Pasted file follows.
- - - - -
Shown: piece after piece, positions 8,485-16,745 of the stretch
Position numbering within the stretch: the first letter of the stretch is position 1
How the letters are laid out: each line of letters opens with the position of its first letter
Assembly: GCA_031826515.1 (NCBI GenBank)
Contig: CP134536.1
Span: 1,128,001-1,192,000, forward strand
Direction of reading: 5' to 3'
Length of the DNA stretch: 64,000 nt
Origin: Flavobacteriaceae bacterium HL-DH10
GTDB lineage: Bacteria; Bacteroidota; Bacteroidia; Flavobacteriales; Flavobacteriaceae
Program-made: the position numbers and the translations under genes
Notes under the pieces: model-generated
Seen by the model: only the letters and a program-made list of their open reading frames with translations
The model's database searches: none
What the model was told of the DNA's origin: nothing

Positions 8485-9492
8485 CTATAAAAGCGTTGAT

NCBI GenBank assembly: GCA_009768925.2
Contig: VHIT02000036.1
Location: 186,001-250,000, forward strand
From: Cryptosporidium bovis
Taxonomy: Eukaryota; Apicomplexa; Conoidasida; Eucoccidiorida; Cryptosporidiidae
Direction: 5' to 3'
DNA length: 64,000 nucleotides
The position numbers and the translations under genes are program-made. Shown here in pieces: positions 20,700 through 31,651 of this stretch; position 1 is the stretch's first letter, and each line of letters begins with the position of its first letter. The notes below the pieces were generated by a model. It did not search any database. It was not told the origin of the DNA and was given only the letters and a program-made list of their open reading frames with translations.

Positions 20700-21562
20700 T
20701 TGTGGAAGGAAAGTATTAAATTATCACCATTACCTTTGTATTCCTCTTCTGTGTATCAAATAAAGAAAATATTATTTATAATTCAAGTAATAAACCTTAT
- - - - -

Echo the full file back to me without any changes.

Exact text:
Shown: piece after piece, positions 8,485-16,745 of the stretch
Position numbering within the stretch: the first letter of the stretch is position 1
How the letters are laid out: each line of letters opens with the position of its first letter
Assembly: GCA_031826515.1 (NCBI GenBank)
Contig: CP134536.1
Span: 1,128,001-1,192,000, forward strand
Direction of reading: 5' to 3'
Length of the DNA stretch: 64,000 nt
Origin: Flavobacteriaceae bacterium HL-DH10
GTDB lineage: Bacteria; Bacteroidota; Bacteroidia; Flavobacteriales; Flavobacteriaceae
Program-made: the position numbers and the translations under genes
Notes under the pieces: model-generated
Seen by the model: only the letters and a program-made list of their open reading frames with translations
The model's database searches: none
What the model was told of the DNA's origin: nothing

Positions 8485-9492
8485 CTATAAAAGCGTTGAT

NCBI GenBank assembly: GCA_009768925.2
Contig: VHIT02000036.1
Location: 186,001-250,000, forward strand
From: Cryptosporidium bovis
Taxonomy: Eukaryota; Apicomplexa; Conoidasida; Eucoccidiorida; Cryptosporidiidae
Direction: 5' to 3'
DNA length: 64,000 nucleotides
The position numbers and the translations under genes are program-made. Shown here in pieces: positions 20,700 through 31,651 of this stretch; position 1 is the stretch's first letter, and each line of letters begins with the position of its first letter. The notes below the pieces were generated by a model. It did not search any database. It was not told the origin of the DNA and was given only the letters and a program-made list of their open reading frames with translations.

Positions 20700-21562
20700 T
20701 TGTGGAAGGAAAGTATTAAATTATCACCATTACCTTTGTATTCCTCTTCTGTGTATCAAATAAAGAAAATATTATTTATAATTCAAGTAATAAACCTTAT